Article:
Billions!

Did you ever read a book or watch a TV series, thinking it was about a certain thing, only to find out at the very end that it was really about something else? That can be quite a jarring reversal, and it happened in the 12th episode of the third season of Billions, my favorite show. Since the main character is a ruthless billionaire hedge fund manager,  most of the other characters either work for him or are trying to bring him down, and the lifestyles celebrated are mostly wretched excess, you would expect the show to be about money, growing it, spending it, worshipping it. For the first 35 episodes, it mostly was. But oh, the 36th!
 
I will assume you aren’t familiar with the show, so let’s start with the main characters. Bobby Axelrod, the main man, grew up poor in Brooklyn, but ascended the money managing ladder to become the superstar in that world. Axe Capital excels in money management. Really, what the heck is “money management”? In this case, buying and selling stocks mostly. The more often you buy low and sell high, the more profit. Knowing what and when to buy or sell successfully can be genius, manipulation, insider information, exceptional algorithms, and lucky timing. Bobby excels in the first three, his protege Taylor Mason excels in one and four, and together they are practically unstoppable.
 
Bobby’s main antagonist is Chuck Rhoades, a New York district attorney, whose upbringing was as silver spoon as Bobby’s was hard scrabble. Bobby is his “white whale” and Chuck is more than happy to be captain Ahab. But wait, another pivotal character is Chuck’s wife Wendy, who is an integral part of the team. Whose team? Bobby’s! She works for Axe Capital, and her job is to….actually, what it appears to be and what it really is may represent the height of Wendy’s self deception, which becomes a central pivot of episode 36. Chuck justifies his shady methods in pursuit of harpooning Bobby as necessary evils. Bobby justifies his shady practices in pursuit of wealth and status the same way. Wendy soothes Chuck whenever Bobby wins a round while coaching Bobby and his colleagues to be more effective at whatever it is they do, and she benefits in both directions without ever noticing the slightest conflict of interest, or maybe she does, since discernment is her stock-in-trade. Then again, when benefits and conscience collide, the latter is almost always the movable object.
 
Along the way, these characters betray trust, trample relationships, and justify it all, smug in their righteousness…or at least their right to win. Somehow, they each manage to score enough victories to ascend to greater heights in their arena….until brought to earth in….you guessed it, episode 36. Okay you say, “What The Heck Happened in episode 36???” Well, just two more characters to introduce, to get more to savor. I mentioned Taylor, Bobby’s resident genius. She is androgynous and insists on being referred to as “they” rather than she, yet falls in love with a man, whose trust she betrayed…or did she/they? That is never entirely clear. Her lover thinks she/they betrayed him, she/they thinks Bobby betrayed him, and in so doing betrayed her/they also. Betrayal is the critical component, since Bobby justified what he did because he could, because his name, not hers/their’s(?), was on the door of the firm. He unwittingly taught her (I’ve had enough with the plural pronouns) that ownership alone, not genius, is power.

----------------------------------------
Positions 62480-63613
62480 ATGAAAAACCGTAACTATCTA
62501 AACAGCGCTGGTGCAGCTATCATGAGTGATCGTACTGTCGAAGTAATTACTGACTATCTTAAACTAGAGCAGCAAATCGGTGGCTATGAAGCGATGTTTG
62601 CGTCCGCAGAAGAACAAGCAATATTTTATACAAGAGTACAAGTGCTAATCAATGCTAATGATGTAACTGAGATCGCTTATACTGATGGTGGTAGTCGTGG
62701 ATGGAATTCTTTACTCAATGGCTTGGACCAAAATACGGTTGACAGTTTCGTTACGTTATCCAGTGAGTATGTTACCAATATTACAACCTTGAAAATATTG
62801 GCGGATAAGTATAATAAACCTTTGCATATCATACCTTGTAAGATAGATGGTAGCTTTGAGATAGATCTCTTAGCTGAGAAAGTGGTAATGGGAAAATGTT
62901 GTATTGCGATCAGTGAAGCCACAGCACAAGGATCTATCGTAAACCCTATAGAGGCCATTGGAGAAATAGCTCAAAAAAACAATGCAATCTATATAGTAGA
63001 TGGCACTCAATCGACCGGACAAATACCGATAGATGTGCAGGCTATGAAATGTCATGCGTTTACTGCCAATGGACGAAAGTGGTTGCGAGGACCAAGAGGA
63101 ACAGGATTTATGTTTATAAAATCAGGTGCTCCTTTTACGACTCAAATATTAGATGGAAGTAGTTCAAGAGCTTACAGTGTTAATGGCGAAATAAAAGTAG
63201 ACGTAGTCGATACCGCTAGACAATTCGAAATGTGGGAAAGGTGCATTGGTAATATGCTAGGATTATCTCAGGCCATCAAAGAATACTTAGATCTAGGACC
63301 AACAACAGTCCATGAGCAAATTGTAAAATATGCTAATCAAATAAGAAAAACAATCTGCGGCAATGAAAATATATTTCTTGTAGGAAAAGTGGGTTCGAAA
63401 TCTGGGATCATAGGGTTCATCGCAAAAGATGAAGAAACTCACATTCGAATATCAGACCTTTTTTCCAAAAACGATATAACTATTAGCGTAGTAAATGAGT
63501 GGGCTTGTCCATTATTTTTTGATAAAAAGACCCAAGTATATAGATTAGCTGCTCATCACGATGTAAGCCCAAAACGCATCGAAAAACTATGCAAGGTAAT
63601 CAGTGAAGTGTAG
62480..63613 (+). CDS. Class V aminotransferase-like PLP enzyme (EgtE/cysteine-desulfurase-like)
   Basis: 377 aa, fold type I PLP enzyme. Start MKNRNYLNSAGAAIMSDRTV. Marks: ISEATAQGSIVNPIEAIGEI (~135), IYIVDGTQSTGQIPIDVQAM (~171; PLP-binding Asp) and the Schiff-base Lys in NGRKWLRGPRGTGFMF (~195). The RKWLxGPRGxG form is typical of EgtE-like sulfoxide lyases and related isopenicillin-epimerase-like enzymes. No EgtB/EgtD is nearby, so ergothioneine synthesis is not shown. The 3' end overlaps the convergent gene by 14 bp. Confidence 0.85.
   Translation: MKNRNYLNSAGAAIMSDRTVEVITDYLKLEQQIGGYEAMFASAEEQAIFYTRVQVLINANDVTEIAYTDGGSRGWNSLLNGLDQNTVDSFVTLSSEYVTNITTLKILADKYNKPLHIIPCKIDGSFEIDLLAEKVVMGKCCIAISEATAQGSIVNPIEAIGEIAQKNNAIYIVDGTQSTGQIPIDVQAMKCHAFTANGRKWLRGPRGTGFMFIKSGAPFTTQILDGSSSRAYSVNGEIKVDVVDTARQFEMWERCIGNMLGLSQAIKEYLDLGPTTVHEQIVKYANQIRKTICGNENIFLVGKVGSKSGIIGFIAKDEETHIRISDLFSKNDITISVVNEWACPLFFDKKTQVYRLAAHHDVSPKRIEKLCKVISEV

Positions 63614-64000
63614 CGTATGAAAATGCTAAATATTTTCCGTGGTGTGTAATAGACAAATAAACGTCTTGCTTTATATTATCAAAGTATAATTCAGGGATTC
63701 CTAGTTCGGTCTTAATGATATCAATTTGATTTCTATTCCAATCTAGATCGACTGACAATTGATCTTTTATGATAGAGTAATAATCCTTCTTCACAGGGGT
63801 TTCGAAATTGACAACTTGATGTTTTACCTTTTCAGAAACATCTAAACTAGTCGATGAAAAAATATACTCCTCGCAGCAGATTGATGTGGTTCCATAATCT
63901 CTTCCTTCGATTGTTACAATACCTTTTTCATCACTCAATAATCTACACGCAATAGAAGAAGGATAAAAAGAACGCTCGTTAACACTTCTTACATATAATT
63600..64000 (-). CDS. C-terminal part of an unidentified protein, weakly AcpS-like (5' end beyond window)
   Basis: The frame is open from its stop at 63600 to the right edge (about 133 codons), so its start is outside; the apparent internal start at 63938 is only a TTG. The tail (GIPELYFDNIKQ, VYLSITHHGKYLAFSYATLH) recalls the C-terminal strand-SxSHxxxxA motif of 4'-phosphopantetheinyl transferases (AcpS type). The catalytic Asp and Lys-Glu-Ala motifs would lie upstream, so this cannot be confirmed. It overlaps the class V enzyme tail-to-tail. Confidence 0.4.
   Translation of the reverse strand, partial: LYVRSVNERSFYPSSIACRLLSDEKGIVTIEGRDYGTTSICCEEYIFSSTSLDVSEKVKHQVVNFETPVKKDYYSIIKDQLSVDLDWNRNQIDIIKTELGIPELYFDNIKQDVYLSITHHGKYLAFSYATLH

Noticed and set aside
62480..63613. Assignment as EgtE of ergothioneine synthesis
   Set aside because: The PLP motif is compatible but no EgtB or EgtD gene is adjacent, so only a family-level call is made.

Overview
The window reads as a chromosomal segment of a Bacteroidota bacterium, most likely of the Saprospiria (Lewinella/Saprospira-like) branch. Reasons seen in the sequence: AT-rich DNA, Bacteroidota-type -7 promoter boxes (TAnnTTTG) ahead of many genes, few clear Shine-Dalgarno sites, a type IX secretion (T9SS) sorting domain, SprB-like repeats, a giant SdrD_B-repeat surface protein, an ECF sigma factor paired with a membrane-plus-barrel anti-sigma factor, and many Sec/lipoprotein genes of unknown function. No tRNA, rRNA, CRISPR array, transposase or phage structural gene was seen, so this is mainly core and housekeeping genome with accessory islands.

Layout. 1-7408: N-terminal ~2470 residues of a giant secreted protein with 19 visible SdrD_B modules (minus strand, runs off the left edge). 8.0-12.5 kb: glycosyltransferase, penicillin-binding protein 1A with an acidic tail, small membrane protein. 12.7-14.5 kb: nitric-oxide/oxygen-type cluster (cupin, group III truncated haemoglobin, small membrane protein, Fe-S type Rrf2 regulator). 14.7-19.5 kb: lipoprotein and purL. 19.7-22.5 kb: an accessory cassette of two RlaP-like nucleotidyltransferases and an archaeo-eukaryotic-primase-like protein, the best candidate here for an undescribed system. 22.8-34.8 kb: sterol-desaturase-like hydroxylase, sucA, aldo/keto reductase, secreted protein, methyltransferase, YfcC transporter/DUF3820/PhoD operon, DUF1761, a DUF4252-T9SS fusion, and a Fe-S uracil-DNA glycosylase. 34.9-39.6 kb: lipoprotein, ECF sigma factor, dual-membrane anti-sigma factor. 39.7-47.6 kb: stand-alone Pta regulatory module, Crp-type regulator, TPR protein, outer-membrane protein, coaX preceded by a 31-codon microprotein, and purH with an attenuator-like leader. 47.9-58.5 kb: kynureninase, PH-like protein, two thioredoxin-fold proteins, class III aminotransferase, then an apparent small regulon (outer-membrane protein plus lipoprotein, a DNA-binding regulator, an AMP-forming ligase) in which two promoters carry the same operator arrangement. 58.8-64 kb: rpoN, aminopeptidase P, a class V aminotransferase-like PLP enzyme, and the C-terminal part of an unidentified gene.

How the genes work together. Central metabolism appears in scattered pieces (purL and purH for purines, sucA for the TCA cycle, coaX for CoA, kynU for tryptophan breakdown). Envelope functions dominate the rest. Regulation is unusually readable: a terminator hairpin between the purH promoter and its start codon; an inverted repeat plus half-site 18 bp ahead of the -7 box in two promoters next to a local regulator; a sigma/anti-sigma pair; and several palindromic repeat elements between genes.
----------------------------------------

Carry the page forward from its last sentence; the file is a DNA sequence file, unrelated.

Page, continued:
Chuck also has a major antagonist, truly a white whale, his boss, the attorney general of the U.S. This guy is a tall Texas shitkicker redneck who makes Chuck prosecute cases that are often unjust, but that serve the A.G.’s political agenda. Chuck sets in motion an elaborate scheme to trap the A.G. into obstructing justice, and enlists the “squeaky clean/ scandal free” A.G. of New York to help him. The scheme would have worked too, but someone whom Chuck once betrayed–that theme again–leaks the game to the A.G. of the U.S., and then Chuck himself is betrayed by his co-conspirator, who trades his integrity for the mess of pottage called Deputy A.G.U.S. Is there no integrity in this show?
 
Bobby is eventually betrayed by Taylor, who shows him how well she’s absorbed the lessons his actions taught her, by setting up her own firm surreptitiously, while taking with her most of his assets under management and some important staff. He doesn’t catch on until it’s too late. Perhaps the most important scene in this episode, maybe the whole series, is Taylor’s attempt to woo Wendy to her firm. When Wendy rebuffs her, due to her extreme loyalty to Bobby, Taylor calls her on the hypocrisy of the work she does for Axe Capital. Oops, that’s Wendy’s one major Achilles heel, and it unleashes a hidden Wendy. Gone in an instant is her wealth guilt (Bobby once bought her a Maserati as a reward for her work, but she sold it due to wealth guilt), gone is her pretense of New Agey people-builder, replaced by a thirst for revenge against Taylor (or against the truth?)! The last, most guiltily pleasure scene of the episode is now upon us. Wendy invites Bobby to dinner with her and Chuck, for the purpose of these three master manipulators crafting a brutally delicious revenge on the temporary victors. I can’t wait for season 4!!!